internal array data structure grows as you add points
"""

import numpy as np
cimport numpy as np

cdef extern from "math.h":
     float sqrt(float)

cdef inline int is_neighbor(int n, double*row, double*pp, double d2max):
    """
    return 1 if the sum-of-squares of n length array row[j]-pp[j] <= d2max
    """
    cdef int j
    cdef double d, d2

    d2 = 0.

    for j in range(n):
        d = row[j] - pp[j]
        d2 += d*d
        if d2>d2max:
            return 0
    return 1

cdef class NNBF:
    cdef readonly object data
    #cdef double* raw_data
    cdef readonly int n, numrows, numpoints

    def __init__(self, n):
        """
        create a buffer to hold n dimensional points
        """
        #cdef np.ndarray[double, ndim=2] inner_data


        self.n = n
        self.numrows = 100
        #  XXX how to create empty as contiguous w/o copy?
        self.data = np.empty((self.numrows, self.n), dtype=np.float)
        #inner_data = self.data
        #self.raw_data = <double*>inner_data.data
        self.numpoints = 0


    def add(NNBF self, object point):
        """
        add a point to the buffer, grow if necessary
        """
        #cdef np.ndarray[double, ndim=2] inner_data
        cdef np.ndarray[double, ndim=1] pp
        pp = np.asarray(point).astype(np.float)


        self.data[self.numpoints] = pp
        self.numpoints += 1
        if self.numpoints==self.numrows:
            ## XXX do I need to do memory management here, eg free
            ## raw_data if I were using it?
            self.numrows *= 2
            newdata = np.empty((self.numrows, self.n), np.float)
            newdata[:self.numpoints] = self.data
            self.data = newdata
            #self.raw_data = <double*>inner_data.data

    def get_data(NNBF self):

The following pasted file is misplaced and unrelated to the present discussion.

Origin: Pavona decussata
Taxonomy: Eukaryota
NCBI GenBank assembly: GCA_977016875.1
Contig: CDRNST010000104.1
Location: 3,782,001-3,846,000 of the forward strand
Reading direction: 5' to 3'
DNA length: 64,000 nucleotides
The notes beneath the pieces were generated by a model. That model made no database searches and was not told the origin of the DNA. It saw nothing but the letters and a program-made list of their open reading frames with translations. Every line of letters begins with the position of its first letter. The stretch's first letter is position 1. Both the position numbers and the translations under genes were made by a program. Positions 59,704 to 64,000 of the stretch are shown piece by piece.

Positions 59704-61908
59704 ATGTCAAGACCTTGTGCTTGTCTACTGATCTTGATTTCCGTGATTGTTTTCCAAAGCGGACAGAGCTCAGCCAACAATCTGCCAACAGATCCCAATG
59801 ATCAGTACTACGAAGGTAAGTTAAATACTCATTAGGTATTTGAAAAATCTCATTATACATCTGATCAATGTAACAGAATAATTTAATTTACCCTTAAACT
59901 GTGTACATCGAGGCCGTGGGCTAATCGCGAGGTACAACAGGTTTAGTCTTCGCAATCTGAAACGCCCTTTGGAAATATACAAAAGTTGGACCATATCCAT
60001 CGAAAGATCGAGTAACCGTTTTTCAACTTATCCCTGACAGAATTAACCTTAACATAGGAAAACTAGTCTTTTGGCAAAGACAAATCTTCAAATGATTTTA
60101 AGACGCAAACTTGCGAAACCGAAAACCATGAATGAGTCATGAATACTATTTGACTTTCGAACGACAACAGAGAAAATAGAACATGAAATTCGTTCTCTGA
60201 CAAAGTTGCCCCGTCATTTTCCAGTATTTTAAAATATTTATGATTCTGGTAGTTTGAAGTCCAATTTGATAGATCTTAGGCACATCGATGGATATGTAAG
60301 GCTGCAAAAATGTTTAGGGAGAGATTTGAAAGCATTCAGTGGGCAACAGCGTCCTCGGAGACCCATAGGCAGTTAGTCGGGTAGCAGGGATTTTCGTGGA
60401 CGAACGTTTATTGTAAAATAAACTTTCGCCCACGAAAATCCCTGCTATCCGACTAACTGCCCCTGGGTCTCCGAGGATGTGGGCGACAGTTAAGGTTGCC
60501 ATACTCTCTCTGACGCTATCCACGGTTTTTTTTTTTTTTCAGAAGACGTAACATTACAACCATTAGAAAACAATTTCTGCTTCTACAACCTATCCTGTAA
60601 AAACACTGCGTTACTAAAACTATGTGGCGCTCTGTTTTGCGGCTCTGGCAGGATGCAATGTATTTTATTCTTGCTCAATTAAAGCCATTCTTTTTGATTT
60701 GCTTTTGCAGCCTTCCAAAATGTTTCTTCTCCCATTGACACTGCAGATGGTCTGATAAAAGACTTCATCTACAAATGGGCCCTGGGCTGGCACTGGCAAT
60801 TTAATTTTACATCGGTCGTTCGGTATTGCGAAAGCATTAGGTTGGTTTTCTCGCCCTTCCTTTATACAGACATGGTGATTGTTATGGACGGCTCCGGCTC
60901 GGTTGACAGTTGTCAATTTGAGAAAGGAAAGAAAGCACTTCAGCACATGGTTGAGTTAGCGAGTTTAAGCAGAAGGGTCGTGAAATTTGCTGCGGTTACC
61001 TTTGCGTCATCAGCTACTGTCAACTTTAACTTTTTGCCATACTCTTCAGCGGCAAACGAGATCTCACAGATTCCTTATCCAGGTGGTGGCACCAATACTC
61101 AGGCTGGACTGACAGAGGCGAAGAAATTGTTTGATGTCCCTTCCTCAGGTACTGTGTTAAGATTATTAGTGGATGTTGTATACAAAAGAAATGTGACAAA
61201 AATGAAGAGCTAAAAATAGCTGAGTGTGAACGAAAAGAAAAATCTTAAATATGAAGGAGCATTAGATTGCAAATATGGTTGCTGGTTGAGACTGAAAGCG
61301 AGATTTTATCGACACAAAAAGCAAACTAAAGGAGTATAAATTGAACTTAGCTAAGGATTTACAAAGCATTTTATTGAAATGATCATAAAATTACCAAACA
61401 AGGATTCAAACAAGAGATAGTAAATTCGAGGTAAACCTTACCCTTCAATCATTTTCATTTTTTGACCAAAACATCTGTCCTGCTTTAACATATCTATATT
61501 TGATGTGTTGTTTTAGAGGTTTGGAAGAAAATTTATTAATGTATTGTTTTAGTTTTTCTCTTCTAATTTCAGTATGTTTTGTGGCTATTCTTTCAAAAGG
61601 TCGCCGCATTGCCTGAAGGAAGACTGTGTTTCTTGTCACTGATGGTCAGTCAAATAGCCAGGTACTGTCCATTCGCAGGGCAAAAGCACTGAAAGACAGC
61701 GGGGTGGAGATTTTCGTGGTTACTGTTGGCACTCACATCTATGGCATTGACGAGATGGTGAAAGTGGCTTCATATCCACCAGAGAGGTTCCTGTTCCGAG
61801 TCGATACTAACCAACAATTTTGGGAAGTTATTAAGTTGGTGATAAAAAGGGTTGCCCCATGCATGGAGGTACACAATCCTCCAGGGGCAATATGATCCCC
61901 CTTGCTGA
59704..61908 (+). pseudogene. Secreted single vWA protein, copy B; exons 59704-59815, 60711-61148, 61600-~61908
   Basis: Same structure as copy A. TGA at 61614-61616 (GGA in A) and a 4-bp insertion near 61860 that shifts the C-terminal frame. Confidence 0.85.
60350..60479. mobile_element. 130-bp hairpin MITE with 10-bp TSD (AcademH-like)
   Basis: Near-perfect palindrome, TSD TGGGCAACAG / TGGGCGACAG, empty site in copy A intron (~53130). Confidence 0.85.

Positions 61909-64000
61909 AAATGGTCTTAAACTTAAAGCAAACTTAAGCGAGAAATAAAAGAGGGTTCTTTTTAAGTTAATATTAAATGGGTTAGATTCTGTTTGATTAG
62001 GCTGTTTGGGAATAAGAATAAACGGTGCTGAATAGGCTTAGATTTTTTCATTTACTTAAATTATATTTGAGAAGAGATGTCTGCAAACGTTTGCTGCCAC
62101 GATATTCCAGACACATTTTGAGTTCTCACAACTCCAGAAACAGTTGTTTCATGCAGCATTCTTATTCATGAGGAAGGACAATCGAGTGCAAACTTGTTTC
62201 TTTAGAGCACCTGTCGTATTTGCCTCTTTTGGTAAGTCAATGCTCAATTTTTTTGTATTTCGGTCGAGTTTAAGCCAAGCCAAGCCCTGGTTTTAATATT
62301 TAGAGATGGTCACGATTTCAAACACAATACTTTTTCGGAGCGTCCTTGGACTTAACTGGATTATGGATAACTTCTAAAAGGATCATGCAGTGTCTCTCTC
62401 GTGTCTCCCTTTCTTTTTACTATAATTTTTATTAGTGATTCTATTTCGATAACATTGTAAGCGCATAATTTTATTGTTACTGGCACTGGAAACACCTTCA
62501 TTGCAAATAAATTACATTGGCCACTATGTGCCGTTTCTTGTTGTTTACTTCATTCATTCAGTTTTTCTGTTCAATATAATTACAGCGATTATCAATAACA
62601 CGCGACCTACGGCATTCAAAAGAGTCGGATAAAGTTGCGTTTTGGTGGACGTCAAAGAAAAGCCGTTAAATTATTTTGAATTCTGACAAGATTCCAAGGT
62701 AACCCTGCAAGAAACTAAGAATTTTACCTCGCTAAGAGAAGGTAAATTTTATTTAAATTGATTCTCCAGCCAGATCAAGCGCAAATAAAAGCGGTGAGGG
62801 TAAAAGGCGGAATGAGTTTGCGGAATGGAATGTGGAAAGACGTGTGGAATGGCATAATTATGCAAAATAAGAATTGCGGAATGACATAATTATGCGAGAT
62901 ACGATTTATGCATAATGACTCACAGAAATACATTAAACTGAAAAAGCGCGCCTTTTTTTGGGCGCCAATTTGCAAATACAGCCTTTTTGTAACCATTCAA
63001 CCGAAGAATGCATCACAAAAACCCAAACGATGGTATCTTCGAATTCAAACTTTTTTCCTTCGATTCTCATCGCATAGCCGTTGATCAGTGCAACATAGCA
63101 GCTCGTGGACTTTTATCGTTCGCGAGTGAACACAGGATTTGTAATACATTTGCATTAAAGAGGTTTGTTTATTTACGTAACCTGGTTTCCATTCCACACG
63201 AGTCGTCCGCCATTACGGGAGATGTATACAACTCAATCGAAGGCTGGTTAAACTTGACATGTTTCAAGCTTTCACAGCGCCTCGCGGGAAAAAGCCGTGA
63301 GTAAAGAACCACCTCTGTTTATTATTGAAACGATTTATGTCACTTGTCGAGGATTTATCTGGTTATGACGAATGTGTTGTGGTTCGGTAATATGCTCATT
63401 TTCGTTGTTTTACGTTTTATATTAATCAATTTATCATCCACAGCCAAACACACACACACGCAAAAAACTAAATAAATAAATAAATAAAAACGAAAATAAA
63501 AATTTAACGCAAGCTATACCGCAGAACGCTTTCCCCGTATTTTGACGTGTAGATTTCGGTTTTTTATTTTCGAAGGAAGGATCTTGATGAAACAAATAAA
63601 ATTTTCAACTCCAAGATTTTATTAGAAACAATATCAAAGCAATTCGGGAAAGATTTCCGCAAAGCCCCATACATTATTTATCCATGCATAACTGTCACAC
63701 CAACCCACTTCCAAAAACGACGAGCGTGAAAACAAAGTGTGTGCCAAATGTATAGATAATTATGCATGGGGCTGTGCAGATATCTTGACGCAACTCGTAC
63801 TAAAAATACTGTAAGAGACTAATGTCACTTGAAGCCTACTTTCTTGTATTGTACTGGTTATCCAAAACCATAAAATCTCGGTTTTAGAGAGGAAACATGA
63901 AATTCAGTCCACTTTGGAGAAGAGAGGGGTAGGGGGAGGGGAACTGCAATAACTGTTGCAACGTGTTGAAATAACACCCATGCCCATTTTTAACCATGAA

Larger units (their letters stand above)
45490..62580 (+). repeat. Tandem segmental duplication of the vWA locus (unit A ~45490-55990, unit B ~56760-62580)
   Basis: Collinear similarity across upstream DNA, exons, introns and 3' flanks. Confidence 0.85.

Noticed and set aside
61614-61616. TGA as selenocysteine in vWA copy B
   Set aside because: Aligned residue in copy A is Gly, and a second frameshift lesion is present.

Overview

"""
        return a copy of data added so far as a numpoints x n array
        """
        return self.data[:self.numpoints]


    def find_neighbors(NNBF self, object point, double radius):
        """
        return a list of indices into data which are within radius
        from point
        """
        cdef int i, neighbor
        cdef double d2max
        cdef np.ndarray[double, ndim=1] pp
        cdef np.ndarray[double, ndim=1] row

        if len(point)!=self.n:
            raise ValueError('Expected a length %d vector'%self.n)

        pp = np.asarray(point).astype(np.float)

        d2max = radius*radius
        neighbors = []


        for i in range(self.numpoints):
            # XXX : is there a more efficient way to access the row
            # data?  Can/should we be using raw_data here?
            row = self.data[i]
            neighbor = is_neighbor(
                self.n,
                <double*>row.data,
                <double*>pp.data,
                d2max)

            # if the number of points in the cluster is small, the
            # python list performance should not kill us
            if neighbor:
                neighbors.append(i)

        return neighbors